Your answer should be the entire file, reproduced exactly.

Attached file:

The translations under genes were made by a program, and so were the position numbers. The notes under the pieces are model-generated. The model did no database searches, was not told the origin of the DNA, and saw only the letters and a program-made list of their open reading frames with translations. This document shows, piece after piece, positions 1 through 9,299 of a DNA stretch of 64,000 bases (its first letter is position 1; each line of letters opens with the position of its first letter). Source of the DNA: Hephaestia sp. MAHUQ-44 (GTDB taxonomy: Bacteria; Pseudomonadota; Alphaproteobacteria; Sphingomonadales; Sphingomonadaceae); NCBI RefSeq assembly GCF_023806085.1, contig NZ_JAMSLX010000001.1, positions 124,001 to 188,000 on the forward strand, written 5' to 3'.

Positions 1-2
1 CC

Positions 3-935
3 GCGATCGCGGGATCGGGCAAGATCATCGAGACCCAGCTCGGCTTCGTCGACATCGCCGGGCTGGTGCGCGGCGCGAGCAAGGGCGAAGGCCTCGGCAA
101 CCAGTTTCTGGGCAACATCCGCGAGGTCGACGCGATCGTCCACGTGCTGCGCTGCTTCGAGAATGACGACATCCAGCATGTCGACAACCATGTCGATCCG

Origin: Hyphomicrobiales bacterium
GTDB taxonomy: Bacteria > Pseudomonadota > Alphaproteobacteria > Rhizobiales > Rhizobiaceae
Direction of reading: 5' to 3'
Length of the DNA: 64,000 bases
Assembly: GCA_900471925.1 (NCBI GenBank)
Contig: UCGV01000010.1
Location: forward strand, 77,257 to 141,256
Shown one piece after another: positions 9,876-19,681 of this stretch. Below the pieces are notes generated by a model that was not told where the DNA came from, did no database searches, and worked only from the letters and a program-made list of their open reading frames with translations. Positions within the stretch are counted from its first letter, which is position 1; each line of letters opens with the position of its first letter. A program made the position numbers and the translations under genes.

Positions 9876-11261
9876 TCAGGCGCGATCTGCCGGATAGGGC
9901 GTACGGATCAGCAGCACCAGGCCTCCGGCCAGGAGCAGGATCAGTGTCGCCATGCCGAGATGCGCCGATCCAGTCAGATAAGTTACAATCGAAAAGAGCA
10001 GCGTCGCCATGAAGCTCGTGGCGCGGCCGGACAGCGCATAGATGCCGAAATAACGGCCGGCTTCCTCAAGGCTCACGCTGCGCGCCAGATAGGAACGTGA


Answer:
The translations under genes were made by a program, and so were the position numbers. The notes under the pieces are model-generated. The model did no database searches, was not told the origin of the DNA, and saw only the letters and a program-made list of their open reading frames with translations. This document shows, piece after piece, positions 1 through 9,299 of a DNA stretch of 64,000 bases (its first letter is position 1; each line of letters opens with the position of its first letter). Source of the DNA: Hephaestia sp. MAHUQ-44 (GTDB taxonomy: Bacteria; Pseudomonadota; Alphaproteobacteria; Sphingomonadales; Sphingomonadaceae); NCBI RefSeq assembly GCF_023806085.1, contig NZ_JAMSLX010000001.1, positions 124,001 to 188,000 on the forward strand, written 5' to 3'.

Positions 1-2
1 CC

Positions 3-935
3 GCGATCGCGGGATCGGGCAAGATCATCGAGACCCAGCTCGGCTTCGTCGACATCGCCGGGCTGGTGCGCGGCGCGAGCAAGGGCGAAGGCCTCGGCAA
101 CCAGTTTCTGGGCAACATCCGCGAGGTCGACGCGATCGTCCACGTGCTGCGCTGCTTCGAGAATGACGACATCCAGCATGTCGACAACCATGTCGATCCG

Origin: Hyphomicrobiales bacterium
GTDB taxonomy: Bacteria > Pseudomonadota > Alphaproteobacteria > Rhizobiales > Rhizobiaceae
Direction of reading: 5' to 3'
Length of the DNA: 64,000 bases
Assembly: GCA_900471925.1 (NCBI GenBank)
Contig: UCGV01000010.1
Location: forward strand, 77,257 to 141,256
Shown one piece after another: positions 9,876-19,681 of this stretch. Below the pieces are notes generated by a model that was not told where the DNA came from, did no database searches, and worked only from the letters and a program-made list of their open reading frames with translations. Positions within the stretch are counted from its first letter, which is position 1; each line of letters opens with the position of its first letter. A program made the position numbers and the translations under genes.

Positions 9876-11261
9876 TCAGGCGCGATCTGCCGGATAGGGC
9901 GTACGGATCAGCAGCACCAGGCCTCCGGCCAGGAGCAGGATCAGTGTCGCCATGCCGAGATGCGCCGATCCAGTCAGATAAGTTACAATCGAAAAGAGCA
10001 GCGTCGCCATGAAGCTCGTGGCGCGGCCGGACAGCGCATAGATGCCGAAATAACGGCCGGCTTCCTCAAGGCTCACGCTGCGCGCCAGATAGGAACGTGA